Excuse me if you said “What do you mean I copied your design?!” I don’t think there’s such a thing, if you are an author then you are obliged to bring out your insights for the design of your book. It’s quite believable that some would say cruel things like my book is better yet it’s being compared to yours. How unreal could you possibly get? A book is something synonymous to individuality. 
Indie authors aren’t the only ones that have talent when it comes to photoshopping, they can also higher blog designers to design their books and there are also sites where you can hire a freelance designer. It’s great! It must be exciting to have a face for your book. You can say it feels liberating.
I’m starting to get off topic. What I’m trying to say is that even when it’s kinda awkward having the same design, someone else actually designed it. You cannot blame the author since she didn’t really do anything. Some models and images are actually bought online and I think they are resold again and again. I think that’s how it works, from what I’ve heard. Correct me if I’m wrong. Still, we can’t avoid that awkward feeling or is it just me who feels this way? If I had a say, I would make this somehow illegal.
Annoying conclusions:
1. Your book is being compared by another.
2. You aren’t exclusive.
3. Narrow promotion.
4. The awkwardness…
How about you? What do you think? Should this even be legal? 
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Design Review: The Queen of Bright and Shiny Things by Ann Aguirre

 

Design Review is similar to book reviews, instead of reviewing the contents of the book, I’ll be sharing my insights on the design. Click read more to know more of my thoughts.
Queen

 

Sage Czinski is trying really hard to be perfect. If she manages it, people won’t peer beyond the surface, or ask hard questions about her past. She’s learned to substitute causes for relationships, and it’s working just fine… until Shane Cavendish strolls into her math class. He’s a little antisocial, a lot beautiful, and everything she never knew she always wanted.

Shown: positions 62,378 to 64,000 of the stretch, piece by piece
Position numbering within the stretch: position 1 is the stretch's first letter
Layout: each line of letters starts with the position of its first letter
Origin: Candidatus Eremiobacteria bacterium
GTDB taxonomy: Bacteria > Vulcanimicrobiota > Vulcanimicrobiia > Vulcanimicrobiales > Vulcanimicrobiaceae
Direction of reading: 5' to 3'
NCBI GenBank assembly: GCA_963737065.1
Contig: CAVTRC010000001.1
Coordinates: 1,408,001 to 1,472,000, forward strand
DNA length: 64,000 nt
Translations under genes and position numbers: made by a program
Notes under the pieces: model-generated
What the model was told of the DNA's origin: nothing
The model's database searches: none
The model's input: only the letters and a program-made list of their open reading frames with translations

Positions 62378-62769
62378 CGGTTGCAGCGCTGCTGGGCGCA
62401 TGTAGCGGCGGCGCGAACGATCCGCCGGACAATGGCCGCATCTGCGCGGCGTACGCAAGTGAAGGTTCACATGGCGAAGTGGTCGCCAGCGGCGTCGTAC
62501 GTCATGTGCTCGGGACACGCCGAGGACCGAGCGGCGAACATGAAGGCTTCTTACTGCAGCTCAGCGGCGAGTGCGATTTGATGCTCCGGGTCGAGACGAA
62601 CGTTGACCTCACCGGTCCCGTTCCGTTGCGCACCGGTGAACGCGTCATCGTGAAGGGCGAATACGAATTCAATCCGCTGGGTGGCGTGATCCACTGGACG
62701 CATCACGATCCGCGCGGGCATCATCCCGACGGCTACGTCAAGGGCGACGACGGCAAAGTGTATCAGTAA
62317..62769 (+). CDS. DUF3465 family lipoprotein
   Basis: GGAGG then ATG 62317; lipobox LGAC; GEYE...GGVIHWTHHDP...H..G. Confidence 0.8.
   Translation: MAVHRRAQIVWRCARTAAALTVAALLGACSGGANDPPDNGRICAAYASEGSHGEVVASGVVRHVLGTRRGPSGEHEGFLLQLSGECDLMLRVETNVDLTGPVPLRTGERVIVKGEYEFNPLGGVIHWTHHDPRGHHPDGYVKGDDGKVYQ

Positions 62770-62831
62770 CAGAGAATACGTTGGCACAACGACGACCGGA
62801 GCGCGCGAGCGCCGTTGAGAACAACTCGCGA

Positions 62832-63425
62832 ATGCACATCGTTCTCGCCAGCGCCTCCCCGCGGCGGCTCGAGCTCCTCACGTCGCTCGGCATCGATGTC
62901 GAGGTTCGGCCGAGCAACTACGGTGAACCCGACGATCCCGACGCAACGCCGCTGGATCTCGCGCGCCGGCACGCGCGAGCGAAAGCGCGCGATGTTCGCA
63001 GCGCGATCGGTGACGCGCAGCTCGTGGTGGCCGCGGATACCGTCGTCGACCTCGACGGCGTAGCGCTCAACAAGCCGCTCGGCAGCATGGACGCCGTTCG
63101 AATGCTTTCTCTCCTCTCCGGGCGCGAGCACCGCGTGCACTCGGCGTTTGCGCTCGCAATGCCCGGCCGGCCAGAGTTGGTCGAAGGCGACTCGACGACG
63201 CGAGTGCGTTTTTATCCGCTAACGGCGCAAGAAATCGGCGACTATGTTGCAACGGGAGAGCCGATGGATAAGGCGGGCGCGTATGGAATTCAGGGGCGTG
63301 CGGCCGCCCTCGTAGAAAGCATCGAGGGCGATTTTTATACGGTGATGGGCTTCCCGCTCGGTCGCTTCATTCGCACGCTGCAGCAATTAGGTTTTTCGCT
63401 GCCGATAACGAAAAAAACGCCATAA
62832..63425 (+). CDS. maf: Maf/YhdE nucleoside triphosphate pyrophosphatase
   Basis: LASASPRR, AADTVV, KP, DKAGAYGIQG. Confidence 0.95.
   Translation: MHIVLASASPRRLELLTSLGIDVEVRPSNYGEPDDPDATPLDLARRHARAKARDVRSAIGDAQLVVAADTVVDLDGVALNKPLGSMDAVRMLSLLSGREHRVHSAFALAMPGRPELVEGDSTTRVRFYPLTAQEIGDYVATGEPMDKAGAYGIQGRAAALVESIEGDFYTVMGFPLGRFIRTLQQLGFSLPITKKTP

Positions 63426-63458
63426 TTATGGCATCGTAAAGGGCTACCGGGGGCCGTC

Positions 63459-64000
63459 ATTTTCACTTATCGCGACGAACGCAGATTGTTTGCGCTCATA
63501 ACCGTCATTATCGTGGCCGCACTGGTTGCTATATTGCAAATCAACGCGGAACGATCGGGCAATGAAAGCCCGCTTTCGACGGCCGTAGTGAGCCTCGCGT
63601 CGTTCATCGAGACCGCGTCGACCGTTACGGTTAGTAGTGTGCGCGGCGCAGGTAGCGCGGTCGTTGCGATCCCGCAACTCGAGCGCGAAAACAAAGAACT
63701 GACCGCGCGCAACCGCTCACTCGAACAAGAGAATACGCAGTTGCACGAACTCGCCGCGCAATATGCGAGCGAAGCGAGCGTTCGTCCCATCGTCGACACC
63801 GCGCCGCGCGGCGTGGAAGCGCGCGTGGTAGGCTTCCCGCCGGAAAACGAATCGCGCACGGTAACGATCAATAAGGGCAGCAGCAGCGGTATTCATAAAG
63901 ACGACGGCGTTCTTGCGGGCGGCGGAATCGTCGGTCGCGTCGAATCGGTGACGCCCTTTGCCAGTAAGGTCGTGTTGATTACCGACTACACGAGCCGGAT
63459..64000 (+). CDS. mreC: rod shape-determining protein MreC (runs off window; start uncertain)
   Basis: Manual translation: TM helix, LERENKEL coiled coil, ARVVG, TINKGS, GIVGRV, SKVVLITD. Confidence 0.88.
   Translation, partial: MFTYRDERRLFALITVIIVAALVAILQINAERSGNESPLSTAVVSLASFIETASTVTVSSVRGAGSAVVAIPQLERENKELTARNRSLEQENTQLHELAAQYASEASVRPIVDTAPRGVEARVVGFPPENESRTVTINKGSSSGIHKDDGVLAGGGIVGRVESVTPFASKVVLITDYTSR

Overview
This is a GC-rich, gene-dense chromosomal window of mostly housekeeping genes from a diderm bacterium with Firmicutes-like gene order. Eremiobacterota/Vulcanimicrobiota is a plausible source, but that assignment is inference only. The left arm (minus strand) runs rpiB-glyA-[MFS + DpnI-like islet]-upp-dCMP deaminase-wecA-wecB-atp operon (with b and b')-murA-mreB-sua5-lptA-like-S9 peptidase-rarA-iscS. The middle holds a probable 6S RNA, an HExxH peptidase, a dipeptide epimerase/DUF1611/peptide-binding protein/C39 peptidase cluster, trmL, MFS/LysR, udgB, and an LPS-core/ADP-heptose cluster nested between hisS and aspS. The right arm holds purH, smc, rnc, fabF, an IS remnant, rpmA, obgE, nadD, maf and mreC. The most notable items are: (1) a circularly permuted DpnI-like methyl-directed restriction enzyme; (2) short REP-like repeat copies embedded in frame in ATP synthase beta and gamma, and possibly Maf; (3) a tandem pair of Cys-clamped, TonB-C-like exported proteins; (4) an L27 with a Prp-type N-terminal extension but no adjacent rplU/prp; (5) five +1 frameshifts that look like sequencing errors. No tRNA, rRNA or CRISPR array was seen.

Shane Cavendish just wants to be left alone to play guitar and work on his music. He’s got heartbreak and loneliness in his rearview mirror, and this new school represents his last chance. He doesn’t expect to be happy; he only wants to graduate and move on. He never counted on a girl like Sage.

But love doesn’t mend all broken things, and sometimes life has to fall apart before it can be put back together again…

 

[Read more...]

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Chyna has no shame, TBR Tag

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First I’d like to thank Lisa of Lost in Literature for tagging me. This post is overdue so I apologise for that. Still, I had so much fun writing this and I got to realize things about myself that I never wanted to believe. Please don’t judge me because you’re about to read something about me that may be believable and unbelievable to you. As a blogger, you might be able to understand but as a reader, I don’t believe you can. I do hope you join this tag! I’m tagging YOU, yes YOU.

Warning: This was written 2 weeks ago so it has not been updated. Changes are needed but too lazy to be done. hehe

[Read more...]

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Kindles are bad for your eyes?

Warning: Some are direct quotes. Image not mine.

I have my own Kindle [Fire HD] for my eARCs and ebooks, it has more books than my shelf holds. It’s unquestionable why I have more ebooks than physical copies. Obviously ebooks are easier to handle than reading a hardbound copy. Imagine, you have to bring that with you everywhere, if you want to travel light then just buy a Kindle, but how come some people are so afraid of reading in Kindles? I don’t look good with glasses so I had always assumed that having a Kindle would be the death of my good looks. [Totally half jesting]

Physical copies are my thing, I love them like I love myself [I love myself a lot], but then a Kindle showed up at my doorstep so of course I’d use it. I used to have perfect vision, but after 1-2 years of reading on a white screen, my eyes are no longer the same which was odd because I read physical books in my car while the ride gets bumpy. I do loose focus on my pages, but I have never strained my eyes over the limit.

Why do Kindle screens strain your eyes? It’s because your eyes have to adjust themselves to different levels of brightness.

How can you solve this problem? You’d need a screen that doesn’t reflect other light sources. That’s where the kindle comes in dramatically. Kindle screens don’t use light to light up the pixels, but rather ink, or ‘e-ink’. This type of technology doesn’t require light to light up so there are no changes in contrast that your eyes have to adjust to. At the same time there’s no glass and the material of the screen is different and less reflective. They say it’s almost like reading on paper. Amazing, right?

Sources: 

  1. NY Times
  2. Health Guidance
  3. Washington Post
  4. Life Hacker